That would be too much like right.
What ever happened to the old adage, If You Can’t Beat ‘Em, Employ Them?
This week marks my first time contributing to the Tecca WWIN (What We’re Into Now). I gushed about the Series 7 Gamer I just bought (more on this later) and made a sad face about The Closer finale, but I forgot to mention the fiction I’ve been reading.
This is a particular crime since my whole short fiction reading setup is very tech-influenced. I read way more now that I have a good device and good apps to make it all possible.
Just a year ago I was complaining about how it was still an annoying multi-step process to get short fiction from my favorite magazines onto my mobile device of choice. Back then it was my eReader. These days I read on a tablet, but only because none of my eInk eReaders has the versatility I need for what I do.
The tablet I use everyday is a 7-inch Galaxy Tab, which is the perfect size for tableting, according to me. The two apps I use to grab short fiction are the official Google Reader app and Pocket (used to be Read It Later). Sometimes I have to use the browser.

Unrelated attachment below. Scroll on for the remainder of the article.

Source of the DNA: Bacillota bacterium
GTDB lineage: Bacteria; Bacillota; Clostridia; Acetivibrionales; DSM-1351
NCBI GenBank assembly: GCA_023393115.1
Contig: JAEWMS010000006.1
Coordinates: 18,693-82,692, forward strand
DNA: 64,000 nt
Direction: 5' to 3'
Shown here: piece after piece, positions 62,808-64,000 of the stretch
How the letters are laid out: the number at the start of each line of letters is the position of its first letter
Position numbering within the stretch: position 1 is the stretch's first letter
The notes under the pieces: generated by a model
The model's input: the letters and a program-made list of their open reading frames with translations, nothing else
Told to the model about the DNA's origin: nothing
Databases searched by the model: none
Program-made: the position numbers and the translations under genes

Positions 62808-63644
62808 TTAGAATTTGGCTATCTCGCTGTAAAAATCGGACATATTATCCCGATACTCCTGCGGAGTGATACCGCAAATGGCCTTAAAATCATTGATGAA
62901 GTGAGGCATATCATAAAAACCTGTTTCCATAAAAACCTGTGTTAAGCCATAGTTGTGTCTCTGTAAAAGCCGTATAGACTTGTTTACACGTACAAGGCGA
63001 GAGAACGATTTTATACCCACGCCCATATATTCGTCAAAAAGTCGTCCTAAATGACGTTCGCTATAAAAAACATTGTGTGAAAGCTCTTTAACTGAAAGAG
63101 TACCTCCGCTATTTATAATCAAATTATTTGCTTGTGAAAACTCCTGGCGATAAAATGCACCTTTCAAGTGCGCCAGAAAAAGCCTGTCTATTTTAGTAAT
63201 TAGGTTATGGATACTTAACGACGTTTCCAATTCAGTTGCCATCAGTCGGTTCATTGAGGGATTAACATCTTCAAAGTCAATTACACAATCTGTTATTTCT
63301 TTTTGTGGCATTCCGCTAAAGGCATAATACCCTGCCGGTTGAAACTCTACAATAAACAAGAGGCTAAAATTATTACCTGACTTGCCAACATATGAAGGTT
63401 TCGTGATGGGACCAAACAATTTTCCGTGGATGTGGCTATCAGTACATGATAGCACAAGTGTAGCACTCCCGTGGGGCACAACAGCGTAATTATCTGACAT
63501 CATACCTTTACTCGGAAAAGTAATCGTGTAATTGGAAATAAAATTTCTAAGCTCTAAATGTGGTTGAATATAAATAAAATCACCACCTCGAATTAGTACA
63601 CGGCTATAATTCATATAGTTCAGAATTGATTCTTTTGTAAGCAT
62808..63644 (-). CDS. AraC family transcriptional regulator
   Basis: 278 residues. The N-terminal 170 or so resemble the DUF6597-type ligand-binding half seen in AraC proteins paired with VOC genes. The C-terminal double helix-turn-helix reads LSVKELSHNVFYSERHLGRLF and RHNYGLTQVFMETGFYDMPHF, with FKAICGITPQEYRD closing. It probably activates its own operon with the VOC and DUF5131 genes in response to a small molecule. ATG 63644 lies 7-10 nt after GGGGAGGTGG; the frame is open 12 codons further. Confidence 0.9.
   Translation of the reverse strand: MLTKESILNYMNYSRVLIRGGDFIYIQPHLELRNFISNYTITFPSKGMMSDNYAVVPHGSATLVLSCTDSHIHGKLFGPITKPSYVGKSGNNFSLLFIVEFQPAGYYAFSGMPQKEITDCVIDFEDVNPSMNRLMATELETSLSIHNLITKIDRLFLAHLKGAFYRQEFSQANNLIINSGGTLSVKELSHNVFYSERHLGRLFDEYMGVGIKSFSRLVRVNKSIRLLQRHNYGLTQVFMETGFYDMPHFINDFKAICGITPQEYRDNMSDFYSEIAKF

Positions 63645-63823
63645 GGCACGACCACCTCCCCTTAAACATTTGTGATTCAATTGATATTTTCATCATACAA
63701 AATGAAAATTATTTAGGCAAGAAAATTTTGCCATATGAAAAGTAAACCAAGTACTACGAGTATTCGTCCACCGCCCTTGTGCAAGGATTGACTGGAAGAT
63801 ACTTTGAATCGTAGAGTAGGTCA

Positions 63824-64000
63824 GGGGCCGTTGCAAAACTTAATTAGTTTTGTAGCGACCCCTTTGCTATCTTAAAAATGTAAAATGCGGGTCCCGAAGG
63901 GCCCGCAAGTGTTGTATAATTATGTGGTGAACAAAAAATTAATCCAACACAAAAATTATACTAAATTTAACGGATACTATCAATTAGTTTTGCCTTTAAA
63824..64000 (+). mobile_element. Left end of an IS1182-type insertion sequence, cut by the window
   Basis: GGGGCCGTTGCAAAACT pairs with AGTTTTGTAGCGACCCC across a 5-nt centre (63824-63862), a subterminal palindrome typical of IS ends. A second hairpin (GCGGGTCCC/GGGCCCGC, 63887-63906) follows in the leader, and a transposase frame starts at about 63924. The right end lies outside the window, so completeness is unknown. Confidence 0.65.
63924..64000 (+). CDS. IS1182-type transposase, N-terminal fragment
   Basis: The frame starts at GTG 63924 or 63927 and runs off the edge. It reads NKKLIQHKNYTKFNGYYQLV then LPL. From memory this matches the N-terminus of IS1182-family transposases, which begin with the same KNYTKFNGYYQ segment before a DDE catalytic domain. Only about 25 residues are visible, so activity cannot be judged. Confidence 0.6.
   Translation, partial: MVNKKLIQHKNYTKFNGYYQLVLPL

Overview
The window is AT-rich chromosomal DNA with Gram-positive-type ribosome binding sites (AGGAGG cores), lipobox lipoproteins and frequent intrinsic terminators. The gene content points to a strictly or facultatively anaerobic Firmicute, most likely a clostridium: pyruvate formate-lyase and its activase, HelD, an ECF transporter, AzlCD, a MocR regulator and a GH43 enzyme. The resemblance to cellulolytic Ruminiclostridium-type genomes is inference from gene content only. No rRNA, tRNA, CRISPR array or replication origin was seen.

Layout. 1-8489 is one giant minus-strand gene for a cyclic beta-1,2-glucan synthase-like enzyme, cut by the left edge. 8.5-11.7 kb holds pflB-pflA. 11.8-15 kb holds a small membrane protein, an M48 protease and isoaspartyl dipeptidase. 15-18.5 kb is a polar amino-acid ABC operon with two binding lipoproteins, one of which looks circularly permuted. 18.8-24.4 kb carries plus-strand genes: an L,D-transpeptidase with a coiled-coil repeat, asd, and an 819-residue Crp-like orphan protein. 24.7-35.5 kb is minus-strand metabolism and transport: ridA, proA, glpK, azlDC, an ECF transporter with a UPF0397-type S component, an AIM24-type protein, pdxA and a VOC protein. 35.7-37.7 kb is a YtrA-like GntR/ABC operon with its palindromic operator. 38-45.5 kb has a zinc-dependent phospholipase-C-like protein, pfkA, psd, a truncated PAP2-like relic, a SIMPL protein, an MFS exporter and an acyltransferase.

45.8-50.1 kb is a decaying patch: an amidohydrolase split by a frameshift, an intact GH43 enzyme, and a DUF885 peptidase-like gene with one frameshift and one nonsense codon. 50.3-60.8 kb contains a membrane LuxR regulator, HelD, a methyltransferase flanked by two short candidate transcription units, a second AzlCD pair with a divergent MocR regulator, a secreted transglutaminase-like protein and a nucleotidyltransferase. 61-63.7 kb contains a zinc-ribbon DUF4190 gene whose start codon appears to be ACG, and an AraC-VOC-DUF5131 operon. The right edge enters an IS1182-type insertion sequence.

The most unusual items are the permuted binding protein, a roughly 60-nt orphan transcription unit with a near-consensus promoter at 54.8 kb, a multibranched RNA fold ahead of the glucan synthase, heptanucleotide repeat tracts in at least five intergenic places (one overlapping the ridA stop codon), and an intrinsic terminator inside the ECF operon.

Many of the online magazines I read have RSS feeds, so I subscribe to them in Google Reader. Every month I go to the Fiction folder, find the stories I want to read, then Share them to Pocket. Even if the RSS feed doesn’t have the whole story, it doesn’t matter. Pocket goes to the source link and pulls the webpage into their app.
For the magazines without an RSS feed, I go to the browser. Same deal there. I find the stories I like, then Share them to Pocket.
Pocket is awesome. It pulls in and saves all the links I share to it, then has the full text waiting for me to read whenever I want. It automatically caches everything offline, so if I’m on a plane or on the subway I can still read my stuff.
I used to use Readability, but that app went wonky on me too much and also wasn’t reliable with the offline cache.
Pocket makes reading a bit easier on the eyes by offering some control over background colors and font size. Settings aren’t as robust as eReader apps like Nook or Kindle, sadly.
So, you ask, why can’t I do this on my eReader? It’s not that I can’t, I just don’t like the options available for eInk eReaders.
Most of the services available for saving web pages (which is where these stories reside) exist for the Kindle. There’s Instapaper, which I used for a while, and now there’s a new Chrome extension for Kindle that works similarly to Pocket. Problem is, I much prefer Nook to Kindle.